The Woodland Trust and the British Science Association are asking people across the country to help them answer the question ‘how fast does spring move?’ by recording the first sightings of five different species across the country over the next three months.

The Trust’s Nature’s Calendar survey has been recording nature for 15 years to see how species respond to the changing climate from one year to the next. But the charity, with support from the British Science Association as part of British Science Week, which runs from 13-22 March, will now focus on the progression of spring from the South West of England to the North of Scotland.

The five species that people are being asked to record the first signs of are:

Once recorded the data will be analysed by Professor Tim Sparks from Coventry University, a co-founder of Nature’s Calendar, to see how each species makes its appearance across the UK. By relating geographic location to spring timing the speed at which spring moves can be found.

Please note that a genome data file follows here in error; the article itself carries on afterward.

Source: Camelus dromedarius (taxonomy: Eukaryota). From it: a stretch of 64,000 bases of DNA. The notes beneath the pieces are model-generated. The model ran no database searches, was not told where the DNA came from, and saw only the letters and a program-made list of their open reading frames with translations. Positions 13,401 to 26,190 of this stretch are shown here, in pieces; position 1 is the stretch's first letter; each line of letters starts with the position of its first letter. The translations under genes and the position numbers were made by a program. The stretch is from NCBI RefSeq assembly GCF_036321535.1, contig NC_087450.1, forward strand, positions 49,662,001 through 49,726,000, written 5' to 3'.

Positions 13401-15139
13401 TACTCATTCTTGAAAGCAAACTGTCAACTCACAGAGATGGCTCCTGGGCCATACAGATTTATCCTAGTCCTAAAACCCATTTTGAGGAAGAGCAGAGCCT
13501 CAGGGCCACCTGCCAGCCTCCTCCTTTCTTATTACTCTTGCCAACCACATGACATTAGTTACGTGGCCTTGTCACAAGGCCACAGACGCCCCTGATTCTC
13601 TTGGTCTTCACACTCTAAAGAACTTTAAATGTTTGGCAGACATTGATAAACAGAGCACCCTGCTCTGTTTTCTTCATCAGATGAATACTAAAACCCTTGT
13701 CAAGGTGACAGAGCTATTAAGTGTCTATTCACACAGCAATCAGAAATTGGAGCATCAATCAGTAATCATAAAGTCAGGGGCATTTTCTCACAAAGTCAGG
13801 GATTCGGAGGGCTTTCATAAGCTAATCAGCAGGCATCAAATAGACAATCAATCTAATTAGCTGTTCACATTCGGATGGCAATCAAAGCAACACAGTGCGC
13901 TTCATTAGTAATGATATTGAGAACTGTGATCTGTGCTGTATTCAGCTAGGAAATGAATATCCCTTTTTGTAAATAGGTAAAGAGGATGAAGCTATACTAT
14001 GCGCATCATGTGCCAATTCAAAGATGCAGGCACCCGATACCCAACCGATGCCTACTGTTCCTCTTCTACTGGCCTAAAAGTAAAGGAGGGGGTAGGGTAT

Professor Sparks said: “In the past a modest amount of work was done to see how fast spring progressed. But I don’t know of any work on this in the UK during the last 70 years and an update and re-evaluation is long overdue.”

The data will enable the organisations to learn the direction of spring’s progress across the country, whether species react in different ways and even if its arrival speeds up or slows down as it moves up the country.

Dr Kate Lewthwaite, Woodland Trust Citizen Science Manager, said: “Trees, plants and wildlife are a great barometer for the arrival of our seasons, and the public can help us better understand these wonderful natural events. The more records we receive the greater accuracy we can track the speed of spring’s progress.”

Imran Khan, Chief Executive of the British Science Association said: “We are thrilled to be involved in Nature’s Calendar this year and are keen to encourage everyone, especially young people, to get involved in recording the first sightings of these species. We hope this opportunity to engage with a live science project will encourage people to think about the impact science has on our everyday lives and contribute to inspiring a whole new generation of potential scientists in the process.”

Nature’s Calendar is the longest written biological record of its kind, with information dating back to 1736. For more information on what to look for, how to record and downloadable resources go to

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